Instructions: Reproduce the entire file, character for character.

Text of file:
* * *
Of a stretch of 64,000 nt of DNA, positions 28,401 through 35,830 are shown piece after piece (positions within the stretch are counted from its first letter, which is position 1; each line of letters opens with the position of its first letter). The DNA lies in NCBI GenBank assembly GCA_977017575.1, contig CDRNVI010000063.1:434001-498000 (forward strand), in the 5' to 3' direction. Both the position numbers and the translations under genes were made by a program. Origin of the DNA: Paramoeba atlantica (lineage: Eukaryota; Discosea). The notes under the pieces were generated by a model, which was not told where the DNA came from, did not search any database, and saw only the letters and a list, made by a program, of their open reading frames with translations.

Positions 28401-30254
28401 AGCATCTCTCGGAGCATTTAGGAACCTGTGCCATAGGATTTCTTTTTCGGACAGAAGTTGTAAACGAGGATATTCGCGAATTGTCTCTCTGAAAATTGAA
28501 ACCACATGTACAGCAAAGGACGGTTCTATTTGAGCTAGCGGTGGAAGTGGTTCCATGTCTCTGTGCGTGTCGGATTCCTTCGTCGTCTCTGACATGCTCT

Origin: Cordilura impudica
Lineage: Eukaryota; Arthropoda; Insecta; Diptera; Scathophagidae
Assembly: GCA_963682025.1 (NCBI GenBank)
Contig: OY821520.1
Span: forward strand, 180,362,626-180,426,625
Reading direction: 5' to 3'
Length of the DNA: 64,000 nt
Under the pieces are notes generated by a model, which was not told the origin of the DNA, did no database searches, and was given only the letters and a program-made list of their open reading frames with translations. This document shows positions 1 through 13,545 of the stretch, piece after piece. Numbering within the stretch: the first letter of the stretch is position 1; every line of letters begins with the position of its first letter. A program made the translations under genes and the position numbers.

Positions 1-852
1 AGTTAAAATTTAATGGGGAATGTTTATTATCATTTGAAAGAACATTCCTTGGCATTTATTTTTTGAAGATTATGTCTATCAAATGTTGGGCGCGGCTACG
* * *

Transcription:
Of a stretch of 64,000 nt of DNA, positions 28,401 through 35,830 are shown piece after piece (positions within the stretch are counted from its first letter, which is position 1; each line of letters opens with the position of its first letter). The DNA lies in NCBI GenBank assembly GCA_977017575.1, contig CDRNVI010000063.1:434001-498000 (forward strand), in the 5' to 3' direction. Both the position numbers and the translations under genes were made by a program. Origin of the DNA: Paramoeba atlantica (lineage: Eukaryota; Discosea). The notes under the pieces were generated by a model, which was not told where the DNA came from, did not search any database, and saw only the letters and a list, made by a program, of their open reading frames with translations.

Positions 28401-30254
28401 AGCATCTCTCGGAGCATTTAGGAACCTGTGCCATAGGATTTCTTTTTCGGACAGAAGTTGTAAACGAGGATATTCGCGAATTGTCTCTCTGAAAATTGAA
28501 ACCACATGTACAGCAAAGGACGGTTCTATTTGAGCTAGCGGTGGAAGTGGTTCCATGTCTCTGTGCGTGTCGGATTCCTTCGTCGTCTCTGACATGCTCT

Origin: Cordilura impudica
Lineage: Eukaryota; Arthropoda; Insecta; Diptera; Scathophagidae
Assembly: GCA_963682025.1 (NCBI GenBank)
Contig: OY821520.1
Span: forward strand, 180,362,626-180,426,625
Reading direction: 5' to 3'
Length of the DNA: 64,000 nt
Under the pieces are notes generated by a model, which was not told the origin of the DNA, did no database searches, and was given only the letters and a program-made list of their open reading frames with translations. This document shows positions 1 through 13,545 of the stretch, piece after piece. Numbering within the stretch: the first letter of the stretch is position 1; every line of letters begins with the position of its first letter. A program made the translations under genes and the position numbers.

Positions 1-852
1 AGTTAAAATTTAATGGGGAATGTTTATTATCATTTGAAAGAACATTCCTTGGCATTTATTTTTTGAAGATTATGTCTATCAAATGTTGGGCGCGGCTACG